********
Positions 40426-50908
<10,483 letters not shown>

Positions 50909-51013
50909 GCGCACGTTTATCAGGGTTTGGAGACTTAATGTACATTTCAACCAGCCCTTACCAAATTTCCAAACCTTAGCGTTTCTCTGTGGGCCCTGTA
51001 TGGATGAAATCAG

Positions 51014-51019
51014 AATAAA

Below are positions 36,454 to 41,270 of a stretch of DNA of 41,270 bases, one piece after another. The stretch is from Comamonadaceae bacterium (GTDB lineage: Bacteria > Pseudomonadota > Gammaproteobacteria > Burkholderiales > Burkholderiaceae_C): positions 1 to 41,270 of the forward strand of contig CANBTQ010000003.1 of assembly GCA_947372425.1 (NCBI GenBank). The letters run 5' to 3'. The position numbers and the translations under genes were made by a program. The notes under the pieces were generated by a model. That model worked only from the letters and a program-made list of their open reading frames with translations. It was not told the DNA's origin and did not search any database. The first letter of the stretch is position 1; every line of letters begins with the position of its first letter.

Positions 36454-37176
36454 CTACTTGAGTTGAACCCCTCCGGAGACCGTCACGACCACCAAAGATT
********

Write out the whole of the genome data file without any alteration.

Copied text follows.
Positions 40426-50908
<10,483 letters not shown>

Positions 50909-51013
50909 GCGCACGTTTATCAGGGTTTGGAGACTTAATGTACATTTCAACCAGCCCTTACCAAATTTCCAAACCTTAGCGTTTCTCTGTGGGCCCTGTA
51001 TGGATGAAATCAG

Positions 51014-51019
51014 AATAAA

Below are positions 36,454 to 41,270 of a stretch of DNA of 41,270 bases, one piece after another. The stretch is from Comamonadaceae bacterium (GTDB lineage: Bacteria > Pseudomonadota > Gammaproteobacteria > Burkholderiales > Burkholderiaceae_C): positions 1 to 41,270 of the forward strand of contig CANBTQ010000003.1 of assembly GCA_947372425.1 (NCBI GenBank). The letters run 5' to 3'. The position numbers and the translations under genes were made by a program. The notes under the pieces were generated by a model. That model worked only from the letters and a program-made list of their open reading frames with translations. It was not told the DNA's origin and did not search any database. The first letter of the stretch is position 1; every line of letters begins with the position of its first letter.

Positions 36454-37176
36454 CTACTTGAGTTGAACCCCTCCGGAGACCGTCACGACCACCAAAGATT